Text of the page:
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Pete Sheppard, once a staple on WEEI, is still talking sports on Florida radio

Radio host Pete Sheppard, formerly of WEEI in Boston, has been working in Florida for nearly six years.Courtesy Pete Sheppard

FORT MYERS, Fla. — Upon arriving here a few days ago to take a turn in the rotation covering the Red Sox, I turned the key in my rental car (a sweet, sweet Corolla, humblebrag) and the radio started up in concert with the engine.

I instantly recognized a very familiar voice talking about sports in a familiar time slot, but in an unfamiliar place. It was almost jarring enough to make me wonder whether the plane I’d just deboarded was some sort of time machine.

The voice belonged to Pete Sheppard, the boisterous former host and “SportsFlash” anchor at WEEI who was best known for his role on the highly-rated, Glenn Ordway-helmed “The Big Show” in afternoon drive in the late ‘90s and early ‘00s.


Now, I’d known Sheppard was cohosting an afternoon drive program in Florida, even had heard him once or twice during a visit to spring training a couple of years ago. But it was still stunning to hear that bullhorn voice roughly 1,500 miles and a decade past expecting to hear it.

“It is funny how it’s all worked out,’’ said Sheppard on Tuesday. “I’ll have been down here six years fulltime as of April 1. But I still hear from Boston fans all the time who remember something from the WEEI days. Sometimes it feels like a long time ago and sometimes it doesn’t at all.”

He cohosts the 2-6 p.m. weekday program with Craig Shemon — like Sheppard, a 36-year veteran of sports radio — on ESPN Southwest Florida. Sheppard’s New England fandom is ingrained in the program, and Boston personalities such as The Sports Hub’s Scott Zolak and Celtics radio analyst Cedric Maxwell make occasional appearances.

The show can’t have on current WEEI personalities as guests. The station is owned by Beasley Media, which owns 98.5 The Sports Hub. WEEI is owned by Audacy.


But Sheppard does have one of his former WEEI co-workers on regularly, in a role that helps demonstrate the differences between sports radio in Boston and Florida. Jon Meterparel, who was the third voice on “Dennis and Callahan” at the same time Sheppard was a staple on “The Big Show,’’ has a regular Wednesday appearance on “Shemon and Sheppard.”

And what do they talk about? Mac Jones’s grip on the Patriots’ quarterback job, perhaps? Whether Celtics coach Joe Mazzulla is ready for the bright lights of the playoffs? The Bruins’ perhaps unprecedented dominance?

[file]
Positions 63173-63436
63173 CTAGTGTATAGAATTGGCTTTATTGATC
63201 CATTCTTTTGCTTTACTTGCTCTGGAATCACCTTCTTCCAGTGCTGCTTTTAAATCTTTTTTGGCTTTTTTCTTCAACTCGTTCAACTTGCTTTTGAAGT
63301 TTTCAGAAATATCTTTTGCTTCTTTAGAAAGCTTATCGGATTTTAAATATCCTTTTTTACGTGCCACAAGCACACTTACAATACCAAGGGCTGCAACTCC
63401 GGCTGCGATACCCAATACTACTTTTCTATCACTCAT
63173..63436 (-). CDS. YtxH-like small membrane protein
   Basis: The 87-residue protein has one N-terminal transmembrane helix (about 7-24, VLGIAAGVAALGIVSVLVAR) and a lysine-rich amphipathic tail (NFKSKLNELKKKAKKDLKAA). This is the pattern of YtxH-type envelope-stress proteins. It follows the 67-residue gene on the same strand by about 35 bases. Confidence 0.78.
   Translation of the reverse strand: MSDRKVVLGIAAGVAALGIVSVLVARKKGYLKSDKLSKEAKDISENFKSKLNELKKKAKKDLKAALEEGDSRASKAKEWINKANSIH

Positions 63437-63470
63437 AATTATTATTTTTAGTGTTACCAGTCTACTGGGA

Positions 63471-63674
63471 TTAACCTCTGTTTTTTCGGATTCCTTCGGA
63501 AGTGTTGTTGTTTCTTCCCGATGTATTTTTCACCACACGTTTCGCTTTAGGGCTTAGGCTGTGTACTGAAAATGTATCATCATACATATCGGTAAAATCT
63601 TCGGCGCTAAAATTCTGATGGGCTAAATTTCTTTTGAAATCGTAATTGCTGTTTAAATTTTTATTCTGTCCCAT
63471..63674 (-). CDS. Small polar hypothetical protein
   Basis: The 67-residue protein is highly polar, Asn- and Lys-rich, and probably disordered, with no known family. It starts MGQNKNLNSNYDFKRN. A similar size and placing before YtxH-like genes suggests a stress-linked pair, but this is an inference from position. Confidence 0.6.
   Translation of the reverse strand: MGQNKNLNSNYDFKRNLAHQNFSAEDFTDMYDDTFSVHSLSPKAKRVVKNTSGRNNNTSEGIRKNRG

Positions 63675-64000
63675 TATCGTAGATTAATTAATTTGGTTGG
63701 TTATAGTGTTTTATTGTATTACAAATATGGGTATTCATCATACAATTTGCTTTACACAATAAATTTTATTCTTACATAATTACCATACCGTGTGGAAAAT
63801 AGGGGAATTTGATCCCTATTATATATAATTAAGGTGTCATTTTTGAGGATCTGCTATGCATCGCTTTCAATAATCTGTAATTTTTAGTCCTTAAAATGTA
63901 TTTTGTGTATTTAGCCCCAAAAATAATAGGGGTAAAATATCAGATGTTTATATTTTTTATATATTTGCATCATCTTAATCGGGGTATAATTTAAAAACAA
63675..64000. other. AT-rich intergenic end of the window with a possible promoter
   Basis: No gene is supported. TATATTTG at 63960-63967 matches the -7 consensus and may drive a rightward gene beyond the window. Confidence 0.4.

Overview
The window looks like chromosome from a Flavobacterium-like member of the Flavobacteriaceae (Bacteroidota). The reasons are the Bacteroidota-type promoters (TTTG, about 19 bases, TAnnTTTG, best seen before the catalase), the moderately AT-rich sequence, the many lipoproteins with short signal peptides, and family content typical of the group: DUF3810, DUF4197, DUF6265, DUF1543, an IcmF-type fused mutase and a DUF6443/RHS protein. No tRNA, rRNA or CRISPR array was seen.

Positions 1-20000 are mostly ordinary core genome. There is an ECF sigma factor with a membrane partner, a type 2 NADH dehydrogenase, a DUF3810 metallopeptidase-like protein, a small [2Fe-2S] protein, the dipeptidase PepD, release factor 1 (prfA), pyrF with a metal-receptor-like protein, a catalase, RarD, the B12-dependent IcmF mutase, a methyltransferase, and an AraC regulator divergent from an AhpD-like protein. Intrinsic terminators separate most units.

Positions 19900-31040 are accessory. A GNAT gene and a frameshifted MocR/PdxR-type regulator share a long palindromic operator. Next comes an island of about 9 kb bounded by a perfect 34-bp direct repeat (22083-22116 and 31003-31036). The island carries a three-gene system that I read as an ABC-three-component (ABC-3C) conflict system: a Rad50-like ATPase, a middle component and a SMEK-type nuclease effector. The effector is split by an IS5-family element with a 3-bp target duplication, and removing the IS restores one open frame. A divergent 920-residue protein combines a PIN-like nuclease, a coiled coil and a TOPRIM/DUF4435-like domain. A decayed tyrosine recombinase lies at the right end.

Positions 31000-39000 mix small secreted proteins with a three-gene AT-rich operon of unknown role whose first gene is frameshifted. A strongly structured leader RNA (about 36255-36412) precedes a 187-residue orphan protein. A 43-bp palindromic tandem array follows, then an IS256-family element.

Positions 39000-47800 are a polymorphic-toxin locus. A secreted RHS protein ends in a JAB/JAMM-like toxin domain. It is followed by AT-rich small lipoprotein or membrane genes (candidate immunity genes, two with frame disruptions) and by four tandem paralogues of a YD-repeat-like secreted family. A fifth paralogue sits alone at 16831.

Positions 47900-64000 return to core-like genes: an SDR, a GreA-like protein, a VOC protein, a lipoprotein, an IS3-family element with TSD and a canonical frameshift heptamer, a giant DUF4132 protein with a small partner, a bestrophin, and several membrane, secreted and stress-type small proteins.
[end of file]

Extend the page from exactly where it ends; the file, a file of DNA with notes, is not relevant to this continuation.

A little bit. But mostly? Deep dives into the latest happenings in Atlantic Coast Conference basketball.

During Meterparel’s appearance this past Wednesday, that night’s North Carolina-Boston College men’s basketball matchup was the primary topic.

Every major professional sports league in North America would have to have folded for a college basketball conference tournament game to be discussed at length on Boston sports radio.

“It’s the diversity of what we get to talk about that I love more than anything about doing sports radio down here,’’ said Sheppard, who famously quit WEEI on the air in 2013, but was in the station’s good graces when he left the market a few years later.

“We have our Florida contingency down here, our Northeast contingency, we have what I call a Big Ten contingency — there are more Ohio State fans down here than you would believe,’’ said Sheppard. “We talk a ton of football — college football is the most popular sport in the country after the NFL — but it’s never really the same subject.”


During his time at WEEI, Sheppard once got so fed up with the Red Sox that he declared that he was a Yankees fan. It was clearly a bit, but Sheppard says that it’s important to him that opinions on his current show are authentic.

“I don’t believe in fake opinions and contrarianism,’’ he says. “There’s nothing worse than fake radio.”

Sheppard says he no longer listens to Boston sports radio, but sees occasional headlines on Twitter about what the shows are discussing.

“I saw Greg Hill [WEEI’s current morning host] show up on my Twitter thing and one of the topics of the show was, ‘Has Mazzulla worn out his welcome?’ ’’ said Sheppard. ‘’Are you crazy? The Celtics just went to overtime with the Cavaliers [on Monday night] without three starters. Yeah, sure, Grant Williams should have hit the free throws [he missed a pair in a tie game with 0.8 seconds left in regulation], but jeez, that’s the [expletive] I do not miss.”

Sheppard chuckles and reveals more context on why this is his take.

“Mazzulla went to my high school [Bishop Hendricken in Rhode Island],’’ he says. “I love Joe. So I might be a little biased there.”

Will Middlebrooks a cut above the rest

Will Middlebrooks, good natured and still plugged in to the game, has acquitted himself well in the NESN Red Sox broadcast booth this spring. He’ll be the Sox’ best analyst before this season is done. Middlebrooks, who was part of the studio programming last year, still raves about the opportunity to make his debut in the booth late last season with the now-retired Dennis Eckersley and play-by-play voice Dave O’Brien. “Eck was so good at this, so passionate about baseball and being a great broadcaster, for such a long time,’’ said Middlebrooks. “I think about how fun it was to get the chance to work with him a lot.” … Interesting to note that the majority of stories on MLB.com refer not to a “pitch clock,’’ but to a “pitch timer.” The pitch clock — hey, that’s what it is — has instantly made the game a better television product, but Major League Baseball appears sensitive to the notion that the game now adheres to a clock. It shouldn’t fret. Even George Carlin would be cool with this change.


Chad Finn can be reached at chad.finn@globe.com. Follow him on Twitter @GlobeChadFinn.